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Malingering Mavericks of Murder Monday

It's been a low-murder couple of weeks here. I started reading The Keeper of Lost Causes by Jussi Adler-Olsen, based on a rec from one of my customers. So far it hasn't made much of an impression, except that the prose is painfully “translated,” – that is, a little too generic and just slightly off-idiom. It's hard to tell how much of the problem is with the translation and how much is part of the original text. The introductory conversations establishing the character of Carl Mørk and the political situation of the police department are so straightforward and no-frills that the straightforwardness is entertaining in its own right, a strong but flavorless distillation of police-fiction clichés:

“. . .[T]his is a hell of a time for Carl Mørk to rejoin the team and monopolize four of our very best detectives. People are complaining about him, and who do you think they're complaining to?” He jabbed at his chest, as if he were the only one who had to listen to people's shit.

“He shows up hours late,” he went on. “Rides his staff hard, rummages around with the cases, and refuses to return phone calls. His office is utter chaos, and you won't believe this, but they called from the forensics lab to bitch about a phone conversation with him. The boys from forensics – can you believe it? It takes a lot to aggravate those guys. We need to do something about Carl, Marcus, regardless of what he's been through. . . He's not suited to working here; we're too dependent on each other. Carl was hopeless as a colleague from day one. Why did you ever bring him downtown from Bellahøj?”

Markus fixed his eyes on Bjørn. “He was and is an outstanding detective, Lars. That's why.”

I never can decide whether I'm on the outs with the “genius detective is also most annoying man in four counties” trope or if I love it, and I think the only true answer is “it depends.” On what? It just depends. This one could be really great, despite some awkwardness in the prose, or it could be so generic it's nonexistent, but it's too soon to tell.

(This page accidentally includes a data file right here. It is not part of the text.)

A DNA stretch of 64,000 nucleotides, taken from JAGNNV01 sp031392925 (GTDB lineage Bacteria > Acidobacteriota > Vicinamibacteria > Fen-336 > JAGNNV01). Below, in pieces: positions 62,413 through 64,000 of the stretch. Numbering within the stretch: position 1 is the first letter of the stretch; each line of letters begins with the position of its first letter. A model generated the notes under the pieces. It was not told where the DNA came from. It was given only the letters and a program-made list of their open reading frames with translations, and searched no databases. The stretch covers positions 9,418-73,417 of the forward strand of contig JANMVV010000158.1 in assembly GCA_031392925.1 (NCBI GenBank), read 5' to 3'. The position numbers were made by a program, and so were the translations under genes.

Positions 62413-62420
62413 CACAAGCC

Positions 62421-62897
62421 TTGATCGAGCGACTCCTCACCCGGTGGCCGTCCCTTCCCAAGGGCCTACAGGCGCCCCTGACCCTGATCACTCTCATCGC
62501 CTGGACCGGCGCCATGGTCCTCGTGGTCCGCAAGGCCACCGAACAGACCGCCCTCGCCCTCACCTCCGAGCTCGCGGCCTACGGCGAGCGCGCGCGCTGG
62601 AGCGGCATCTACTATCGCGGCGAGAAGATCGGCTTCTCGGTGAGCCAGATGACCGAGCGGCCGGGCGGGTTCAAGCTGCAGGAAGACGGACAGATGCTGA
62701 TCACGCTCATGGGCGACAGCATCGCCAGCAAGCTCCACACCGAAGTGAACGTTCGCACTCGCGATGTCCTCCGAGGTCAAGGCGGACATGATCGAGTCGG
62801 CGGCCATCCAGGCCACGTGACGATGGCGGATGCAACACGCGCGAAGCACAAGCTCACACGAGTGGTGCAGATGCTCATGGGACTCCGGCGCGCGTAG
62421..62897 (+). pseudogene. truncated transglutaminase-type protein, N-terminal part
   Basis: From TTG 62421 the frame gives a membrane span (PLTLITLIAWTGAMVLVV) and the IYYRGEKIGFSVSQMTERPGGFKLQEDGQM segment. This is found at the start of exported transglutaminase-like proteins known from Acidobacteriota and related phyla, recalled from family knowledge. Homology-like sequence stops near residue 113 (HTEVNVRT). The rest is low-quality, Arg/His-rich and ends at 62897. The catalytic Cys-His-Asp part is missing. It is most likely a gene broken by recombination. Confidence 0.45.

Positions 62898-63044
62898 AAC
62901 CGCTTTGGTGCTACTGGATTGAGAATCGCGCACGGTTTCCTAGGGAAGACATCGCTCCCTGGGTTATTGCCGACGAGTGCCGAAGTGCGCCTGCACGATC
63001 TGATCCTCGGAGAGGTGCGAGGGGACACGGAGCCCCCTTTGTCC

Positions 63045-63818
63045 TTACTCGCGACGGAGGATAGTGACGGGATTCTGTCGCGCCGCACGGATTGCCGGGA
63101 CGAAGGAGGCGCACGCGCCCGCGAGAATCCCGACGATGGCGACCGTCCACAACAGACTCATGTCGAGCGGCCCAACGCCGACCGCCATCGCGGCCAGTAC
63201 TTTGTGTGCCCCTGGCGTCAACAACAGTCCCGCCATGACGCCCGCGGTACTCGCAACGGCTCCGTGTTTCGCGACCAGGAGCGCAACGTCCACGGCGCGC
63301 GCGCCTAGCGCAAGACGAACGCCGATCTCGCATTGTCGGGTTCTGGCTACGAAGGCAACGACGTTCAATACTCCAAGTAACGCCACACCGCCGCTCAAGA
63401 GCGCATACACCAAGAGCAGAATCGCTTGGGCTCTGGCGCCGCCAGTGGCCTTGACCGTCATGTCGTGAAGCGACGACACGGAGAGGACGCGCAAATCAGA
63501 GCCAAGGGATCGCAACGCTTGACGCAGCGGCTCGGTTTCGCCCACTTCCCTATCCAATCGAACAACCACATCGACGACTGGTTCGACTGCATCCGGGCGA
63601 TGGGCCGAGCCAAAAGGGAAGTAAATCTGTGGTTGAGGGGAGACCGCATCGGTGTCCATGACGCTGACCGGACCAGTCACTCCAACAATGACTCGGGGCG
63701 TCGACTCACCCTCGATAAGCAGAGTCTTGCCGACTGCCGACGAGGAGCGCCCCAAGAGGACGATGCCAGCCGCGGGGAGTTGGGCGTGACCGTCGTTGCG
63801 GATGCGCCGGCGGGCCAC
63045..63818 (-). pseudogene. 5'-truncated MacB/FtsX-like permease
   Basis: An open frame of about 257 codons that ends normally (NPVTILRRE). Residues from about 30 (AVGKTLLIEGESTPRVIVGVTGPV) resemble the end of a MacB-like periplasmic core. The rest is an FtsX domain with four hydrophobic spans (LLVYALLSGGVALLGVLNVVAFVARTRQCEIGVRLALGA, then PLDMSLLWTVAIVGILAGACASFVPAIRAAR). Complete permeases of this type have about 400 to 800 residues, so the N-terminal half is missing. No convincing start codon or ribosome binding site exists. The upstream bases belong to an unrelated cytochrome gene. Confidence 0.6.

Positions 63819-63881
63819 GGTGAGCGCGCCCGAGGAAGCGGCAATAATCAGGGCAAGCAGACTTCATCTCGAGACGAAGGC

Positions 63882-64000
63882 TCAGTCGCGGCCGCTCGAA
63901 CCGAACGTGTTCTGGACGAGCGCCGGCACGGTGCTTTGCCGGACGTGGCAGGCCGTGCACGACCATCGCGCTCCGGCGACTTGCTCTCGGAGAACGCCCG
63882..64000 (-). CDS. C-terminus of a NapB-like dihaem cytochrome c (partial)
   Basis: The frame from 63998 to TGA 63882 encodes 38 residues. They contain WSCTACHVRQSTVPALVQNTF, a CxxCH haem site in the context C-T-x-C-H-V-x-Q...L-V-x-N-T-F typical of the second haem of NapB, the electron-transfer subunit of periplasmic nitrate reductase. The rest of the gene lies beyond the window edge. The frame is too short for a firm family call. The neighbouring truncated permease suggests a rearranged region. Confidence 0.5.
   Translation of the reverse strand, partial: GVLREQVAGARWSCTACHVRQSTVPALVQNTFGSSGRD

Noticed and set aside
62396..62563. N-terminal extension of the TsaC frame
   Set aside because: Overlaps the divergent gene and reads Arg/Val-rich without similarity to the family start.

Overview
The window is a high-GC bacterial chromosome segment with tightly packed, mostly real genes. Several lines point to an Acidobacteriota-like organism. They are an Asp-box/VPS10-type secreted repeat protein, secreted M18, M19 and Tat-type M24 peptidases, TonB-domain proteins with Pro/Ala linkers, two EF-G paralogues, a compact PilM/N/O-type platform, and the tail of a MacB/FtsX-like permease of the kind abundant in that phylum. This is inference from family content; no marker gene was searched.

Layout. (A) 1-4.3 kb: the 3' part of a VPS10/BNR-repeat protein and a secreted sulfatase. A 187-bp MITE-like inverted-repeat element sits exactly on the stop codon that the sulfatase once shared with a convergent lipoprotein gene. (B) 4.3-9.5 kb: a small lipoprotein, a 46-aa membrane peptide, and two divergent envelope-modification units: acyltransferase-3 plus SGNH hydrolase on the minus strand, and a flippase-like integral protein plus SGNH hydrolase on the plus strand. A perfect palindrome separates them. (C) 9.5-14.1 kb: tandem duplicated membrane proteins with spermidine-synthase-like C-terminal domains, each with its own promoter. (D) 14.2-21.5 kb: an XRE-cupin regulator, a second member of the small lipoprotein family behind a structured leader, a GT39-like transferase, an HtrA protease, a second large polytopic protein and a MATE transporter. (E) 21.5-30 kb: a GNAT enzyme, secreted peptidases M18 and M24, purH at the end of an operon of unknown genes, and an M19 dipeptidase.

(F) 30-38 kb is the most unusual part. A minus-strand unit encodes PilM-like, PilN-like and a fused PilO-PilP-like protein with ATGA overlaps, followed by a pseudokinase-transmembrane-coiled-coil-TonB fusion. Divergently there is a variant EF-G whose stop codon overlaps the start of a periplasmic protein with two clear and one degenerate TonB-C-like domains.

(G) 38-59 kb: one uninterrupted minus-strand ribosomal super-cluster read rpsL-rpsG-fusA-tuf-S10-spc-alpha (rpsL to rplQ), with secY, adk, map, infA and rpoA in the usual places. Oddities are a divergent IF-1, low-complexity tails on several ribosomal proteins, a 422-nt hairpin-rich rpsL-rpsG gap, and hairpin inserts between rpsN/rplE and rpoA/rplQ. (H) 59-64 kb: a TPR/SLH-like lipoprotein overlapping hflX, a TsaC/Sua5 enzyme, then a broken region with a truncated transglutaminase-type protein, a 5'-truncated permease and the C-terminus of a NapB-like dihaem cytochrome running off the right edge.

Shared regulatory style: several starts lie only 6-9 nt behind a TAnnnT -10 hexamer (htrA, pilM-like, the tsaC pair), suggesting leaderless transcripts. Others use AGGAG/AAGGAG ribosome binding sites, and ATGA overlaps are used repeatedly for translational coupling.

Question for the better-informed: Are there genius detectives who are also the most annoying woman in four counties? Or any geographical range? There was creepy, cackling Mrs. Bradley in Speedy Death (and a bunch of other books I haven't read yet) – who else is difficult to work with, but the best at what they do?

In other news, I stopped by the library book sale and bought a stack of books – most of them for the store, but a few for me to read first. Some Ngaio Marsh and Josephine Tey, because I like to keep the shelves stocked with my old-school murder faves even if no one else is interested (there is one Ngaio Marsh fan who comes in occasionally; for all I know we're just buying and selling each others books in an endless loop) – also an earlyish P. D. James and a Ruth Rendell, and Plain Murder by C. S. Forester, author of the Hornblower books.

Comments

( 15 comments — Leave a comment )
lost_spook
Jul. 25th, 2016 07:27 pm (UTC)
Are there genius detectives who are also the most annoying woman in four counties? Or any geographical range?

I'm fairly sure Agatha Raisin would be a contender, but I'm not sure she's a genius, which means she's just annoying, which is less fun. To be fair, I fail to read murder mysteries if they weren't published at least 50 years ago and/or set more than 50 years ago, so I'm not really in a position to say.

On a side note, I came across this the other day, because I was looking at my Ngaio Marsh books and realised that her final novel was dedicated to James Laurenson, who is an actor I've watched in quite a few old telly things. (It turns out he's from NZ and was once Macbeth in one of Ngaio Marsh's productions, hence the dedication.)
evelyn_b
Jul. 25th, 2016 07:44 pm (UTC)
I think a non-genius who gets the job done would also be fine!

Also, what a great article! <3 Do you know if the George Baker who plays Rory in the TV2 adaptation is the same George Baker who was Tiberius in I, Claudius? (Poor Tiberius. I kept rooting for him to pull himself together, but he never did, because no one is allowed to be happy in I, Claudius except maybe that snake)

Also, I didn't know that Ngaio Marsh was also a painter, though I should have guessed from the way she writes about painting. Why so multitalented??
lost_spook
Jul. 25th, 2016 08:31 pm (UTC)